Australian Whistleblower Reveals Fraudulent Scientists

It is good to see some Court taking the problem of fraudulent scientific research seriously even if that Court is literally half a world away.

According to Science Alert an Australian Court took allegations of published fraudulent data pretty seriously. The Case involved:

“Bruce Murdoch, an Australian neuroscientist who’s just received a two-year suspended sentence after pleading guilty to 17 fraud-related charges, relating to how he falsified data to hype-up a ‘breakthrough’ treatment for Parkinson’s disease.”

Apparently the researcher did it for the money. By United States standards it is a relatively low amount of money at least for this researcher as he obtained $20,000 to study this idea even though he knew it was all a fake.

The relatively unusual fact in this case is that the researcher published a paper in a prestigious journal reporting the results of a clinical trial for which the Magistrate Judge could find no evidence to support.  Not evidence supporting the findings of the clinical trial mind you, the Magistrate Judge could not find evidence the clinical trial was ever done at all.

The co-author on the paper, Caroline Barwood, also has been charged and the University of Queensland has returned installments on the $300,000 grant.  You get one guess as to how the Australian Crime and Corruption Commission learned about all this in the first place. That is correct, a whistleblower came forward and provided the information.

I wish I could tell you that false grant fund cases are easy to prosecute or that there was not a need for these cases to be brought because our scientific community is above defrauding the government.  Neither is true.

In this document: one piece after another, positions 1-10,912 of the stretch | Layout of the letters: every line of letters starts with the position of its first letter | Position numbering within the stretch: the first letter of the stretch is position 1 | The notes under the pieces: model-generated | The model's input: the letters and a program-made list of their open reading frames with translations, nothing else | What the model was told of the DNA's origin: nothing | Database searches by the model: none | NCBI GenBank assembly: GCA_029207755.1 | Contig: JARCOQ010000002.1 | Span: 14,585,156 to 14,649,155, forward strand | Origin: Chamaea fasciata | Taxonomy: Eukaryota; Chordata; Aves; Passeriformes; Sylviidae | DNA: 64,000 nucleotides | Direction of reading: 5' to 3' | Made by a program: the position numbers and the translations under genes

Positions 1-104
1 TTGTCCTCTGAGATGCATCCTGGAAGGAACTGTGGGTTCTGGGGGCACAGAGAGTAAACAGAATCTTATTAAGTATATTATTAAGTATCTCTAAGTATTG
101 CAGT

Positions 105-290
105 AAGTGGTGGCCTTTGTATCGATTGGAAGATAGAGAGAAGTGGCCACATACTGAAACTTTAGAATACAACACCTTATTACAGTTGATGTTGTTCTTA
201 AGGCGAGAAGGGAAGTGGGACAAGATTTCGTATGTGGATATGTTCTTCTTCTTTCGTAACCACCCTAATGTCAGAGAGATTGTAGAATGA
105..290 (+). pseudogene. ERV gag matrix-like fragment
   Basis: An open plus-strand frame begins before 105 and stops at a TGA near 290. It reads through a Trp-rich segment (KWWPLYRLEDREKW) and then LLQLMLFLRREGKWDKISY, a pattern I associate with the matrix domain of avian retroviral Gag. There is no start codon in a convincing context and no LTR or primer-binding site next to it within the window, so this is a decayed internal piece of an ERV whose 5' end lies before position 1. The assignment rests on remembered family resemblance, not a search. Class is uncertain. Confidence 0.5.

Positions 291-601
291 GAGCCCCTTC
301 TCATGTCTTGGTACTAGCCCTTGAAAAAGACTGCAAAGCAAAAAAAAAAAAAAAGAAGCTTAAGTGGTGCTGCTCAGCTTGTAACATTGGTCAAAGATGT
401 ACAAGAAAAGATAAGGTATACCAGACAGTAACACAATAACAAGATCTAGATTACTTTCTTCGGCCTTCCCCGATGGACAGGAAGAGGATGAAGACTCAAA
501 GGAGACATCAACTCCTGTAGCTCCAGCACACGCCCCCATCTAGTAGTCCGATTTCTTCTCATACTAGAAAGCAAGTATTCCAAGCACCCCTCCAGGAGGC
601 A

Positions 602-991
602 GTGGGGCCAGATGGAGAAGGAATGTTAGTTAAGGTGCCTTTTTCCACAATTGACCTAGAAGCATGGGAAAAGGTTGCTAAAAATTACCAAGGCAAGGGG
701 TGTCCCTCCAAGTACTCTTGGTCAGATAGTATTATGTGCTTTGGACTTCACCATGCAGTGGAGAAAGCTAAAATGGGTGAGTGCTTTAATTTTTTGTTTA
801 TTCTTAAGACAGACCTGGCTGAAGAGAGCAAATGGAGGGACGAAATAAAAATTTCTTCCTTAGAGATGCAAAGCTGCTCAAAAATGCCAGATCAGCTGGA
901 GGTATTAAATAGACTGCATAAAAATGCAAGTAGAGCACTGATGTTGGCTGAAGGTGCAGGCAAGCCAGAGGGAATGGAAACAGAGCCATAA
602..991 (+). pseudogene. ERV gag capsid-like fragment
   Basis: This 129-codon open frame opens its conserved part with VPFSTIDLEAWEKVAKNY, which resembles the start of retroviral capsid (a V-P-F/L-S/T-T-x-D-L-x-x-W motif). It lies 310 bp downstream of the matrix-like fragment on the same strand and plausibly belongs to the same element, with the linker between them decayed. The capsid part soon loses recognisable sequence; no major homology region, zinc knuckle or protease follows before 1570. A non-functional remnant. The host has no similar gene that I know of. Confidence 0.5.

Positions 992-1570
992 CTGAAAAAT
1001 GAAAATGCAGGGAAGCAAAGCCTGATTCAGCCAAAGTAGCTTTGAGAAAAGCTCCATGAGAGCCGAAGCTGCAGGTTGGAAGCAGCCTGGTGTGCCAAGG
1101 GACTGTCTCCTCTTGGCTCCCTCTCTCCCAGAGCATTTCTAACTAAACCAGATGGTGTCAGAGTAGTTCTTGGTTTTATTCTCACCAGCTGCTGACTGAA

These cases can be difficult because tracing the exact “promise” in a grant fund case can be difficult and how the grantees use the money may vary and be difficult to demonstrate as fraud.  It does not take much, unfortunately, in fudging data to find a very impressive hypothesis worthy of further study, at a cost to the government of millions of dollars.

The truly fraudulent scientists have the advantage of the fact that most of their peers are not dishonest and they therefore are a little insulated as a profession from suspicion. They also presumably know the subject matter under study and that can make pursuing a fraud claim difficult as well. How after all are us mere mortals to understand what they are doing when a scientist fakes data or methods in support of a phony theory?

It is good to see a judge (again even if that judge is half a world away) taking this issue seriously.  Science Alert quoted the District Judge James Gritzner as saying “the seriousness of this offence is just stunning.”

While it is US Department of Justice policy to review all False Claims Act cases for criminal liability, it would be unusual for the government to prosecute somebody who knowingly defrauded the government of grant money in a criminal action.

Civil False Claims Act cases are filed here and they can be successful, if as in this case, the evidence is compelling.  Scientific fraud brings up a problem which is endemic to all False Claims Act cases and which this case from Australia typifies. The underlying science may be very complicated.

Certainly actual scientific issues surrounding Parkinson’s disease are not going to be easy to understand. But the fraud, claiming there was a clinical trial when there was not one and publishing the results is pretty simple.

That is the kind of case that should work as well here as in Australia.